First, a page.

"Why did you join the Decepticons?" Optimus asked. Oh, how he needed to know the answer, and on so many levels. The question was intensely personal and invasive, but Optimus knew he could justify asking it. If he knew why Scavenger joined the Decepticons, he could find out why he, at this point, wanted to join the Autobots. This would help Optimus lay his snare, and bring Scavenger's talents to a more dignified and noble use. Doubtless Scavenger would recognize the trap, and balk at it, but Optimus felt the desperate need to ask on a deeper plane: part of him still stung at the memory of Scavenger rejecting Optimus's plea for assistance on the front lines, instead opting to grab at scraps from Megatron's table. While Optimus was willing to admit that Scavenger had never borne the Decepticon insignia as an active soldier, Scavenger had allied himself with Megatron, worked for him, had preyed upon the weak and dying—those that had been left behind—and had cashed in on the meager rewards for it.

In Optimus's mind, that was worse than if Scavenger had been Megatron's second in command. Such an existence was shameful.

"Because the Autobots are cheap," Scavenger answered, calm and unflinching under Optimus's hardened, golden stare. For a moment, Optimus felt a lick of anger coil through his fuel lines at Scavenger's ability to remain so dispassionate in his dishonorable occupation, but Optimus forced it back. He would confront Scavenger about it later, when Optimus had him under an Autobot roof. Scavenger continued. "The Decepticons had the highest payouts, even on low-ranking soldiers. With resources being low, I had to take what I could get. Believe me when I say that had the Autobots been more generous, a little more ruthless in the bounties they placed, the shimmering baubles would have attracted more than a fair share of scoundrels and pirates willing to denounce their principles."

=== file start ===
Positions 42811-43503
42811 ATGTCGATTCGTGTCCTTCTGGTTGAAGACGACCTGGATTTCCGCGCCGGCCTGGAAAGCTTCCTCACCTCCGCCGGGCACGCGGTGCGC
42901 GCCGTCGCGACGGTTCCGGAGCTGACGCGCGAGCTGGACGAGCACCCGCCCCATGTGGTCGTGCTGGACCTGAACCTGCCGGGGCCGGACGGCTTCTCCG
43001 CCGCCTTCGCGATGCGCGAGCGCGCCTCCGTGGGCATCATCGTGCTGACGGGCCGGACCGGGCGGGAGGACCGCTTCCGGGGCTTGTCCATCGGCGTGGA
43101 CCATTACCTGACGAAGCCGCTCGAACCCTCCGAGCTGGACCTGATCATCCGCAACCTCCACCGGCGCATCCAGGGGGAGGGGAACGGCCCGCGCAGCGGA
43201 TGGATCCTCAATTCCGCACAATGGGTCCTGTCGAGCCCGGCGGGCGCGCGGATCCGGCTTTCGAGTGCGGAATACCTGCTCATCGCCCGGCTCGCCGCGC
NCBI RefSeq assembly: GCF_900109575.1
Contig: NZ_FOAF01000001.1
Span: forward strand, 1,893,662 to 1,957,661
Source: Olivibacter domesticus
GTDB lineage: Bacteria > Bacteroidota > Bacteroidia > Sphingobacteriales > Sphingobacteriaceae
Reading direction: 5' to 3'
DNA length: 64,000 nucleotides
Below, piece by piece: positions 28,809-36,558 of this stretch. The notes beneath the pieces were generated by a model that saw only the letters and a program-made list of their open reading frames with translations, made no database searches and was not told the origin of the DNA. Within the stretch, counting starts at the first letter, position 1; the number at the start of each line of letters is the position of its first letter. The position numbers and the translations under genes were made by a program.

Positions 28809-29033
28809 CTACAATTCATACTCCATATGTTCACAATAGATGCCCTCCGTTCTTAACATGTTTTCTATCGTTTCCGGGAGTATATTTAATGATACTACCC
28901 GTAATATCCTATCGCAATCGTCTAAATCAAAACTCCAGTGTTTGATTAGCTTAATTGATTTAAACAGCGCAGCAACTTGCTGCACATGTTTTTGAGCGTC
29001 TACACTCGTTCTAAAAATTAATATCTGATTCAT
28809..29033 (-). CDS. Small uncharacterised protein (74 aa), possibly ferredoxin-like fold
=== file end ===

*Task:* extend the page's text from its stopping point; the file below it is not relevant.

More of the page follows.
That is what it is, Optimus realized suddenly. Scavenger had not changed, just as Optimus suspected. Rather, Scavenger had been worn raw, like land eroded to its bedrock by drops of water. Whatever life Scavenger had been living during the war had stripped him bare, and he was calling for help.

"I am without conviction," Scavenger added softly. "But not without morals."

"That, I do not believe," Optimus countered, inexplicably angry. "No one with morals would spend the war picking at crumbs, taking advantage of the injuries of those people who actually had the courage to stand up and fight—"

Optimus was decidedly unprepared for Scavenger's sudden movement, him one minute wrapped in the shadows of leaves and mist and the next mere feet from Optimus, with one arm striking out to connect against the side of Optimus's head. Optimus staggered under the blow, audio sensors ringing as the circuitry folded from the sheer force. He remained still for several moments, head turned to the side with both his face and pride smarting. Scavenger had hit him with an open hand—a smack—rather than a full fisted attack. So while there was anger in it, there was no aggression. It was not meant so much to physically hurt, but humiliate—Optimus's statements were not worth a fight; they had earned the dishonor of a pulled punch, a smack, an admonishment meant for an—